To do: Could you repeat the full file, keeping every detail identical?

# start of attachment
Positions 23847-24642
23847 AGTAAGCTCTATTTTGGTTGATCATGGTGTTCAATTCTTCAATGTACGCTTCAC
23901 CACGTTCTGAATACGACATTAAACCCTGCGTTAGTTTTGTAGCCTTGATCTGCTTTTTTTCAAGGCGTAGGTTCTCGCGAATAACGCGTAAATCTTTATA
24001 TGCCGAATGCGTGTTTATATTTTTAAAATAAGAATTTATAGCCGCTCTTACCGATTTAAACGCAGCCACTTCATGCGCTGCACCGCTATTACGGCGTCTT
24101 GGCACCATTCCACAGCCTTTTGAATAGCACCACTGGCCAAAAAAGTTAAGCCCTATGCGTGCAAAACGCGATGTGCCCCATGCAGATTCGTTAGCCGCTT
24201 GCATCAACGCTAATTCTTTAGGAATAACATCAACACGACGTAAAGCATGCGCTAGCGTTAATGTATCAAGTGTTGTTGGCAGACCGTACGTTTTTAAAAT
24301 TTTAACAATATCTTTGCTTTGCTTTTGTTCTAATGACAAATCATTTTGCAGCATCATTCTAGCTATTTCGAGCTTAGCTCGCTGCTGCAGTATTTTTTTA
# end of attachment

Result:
Positions 23847-24642
23847 AGTAAGCTCTATTTTGGTTGATCATGGTGTTCAATTCTTCAATGTACGCTTCAC
23901 CACGTTCTGAATACGACATTAAACCCTGCGTTAGTTTTGTAGCCTTGATCTGCTTTTTTTCAAGGCGTAGGTTCTCGCGAATAACGCGTAAATCTTTATA
24001 TGCCGAATGCGTGTTTATATTTTTAAAATAAGAATTTATAGCCGCTCTTACCGATTTAAACGCAGCCACTTCATGCGCTGCACCGCTATTACGGCGTCTT
24101 GGCACCATTCCACAGCCTTTTGAATAGCACCACTGGCCAAAAAAGTTAAGCCCTATGCGTGCAAAACGCGATGTGCCCCATGCAGATTCGTTAGCCGCTT
24201 GCATCAACGCTAATTCTTTAGGAATAACATCAACACGACGTAAAGCATGCGCTAGCGTTAATGTATCAAGTGTTGTTGGCAGACCGTACGTTTTTAAAAT
24301 TTTAACAATATCTTTGCTTTGCTTTTGTTCTAATGACAAATCATTTTGCAGCATCATTCTAGCTATTTCGAGCTTAGCTCGCTGCTGCAGTATTTTTTTA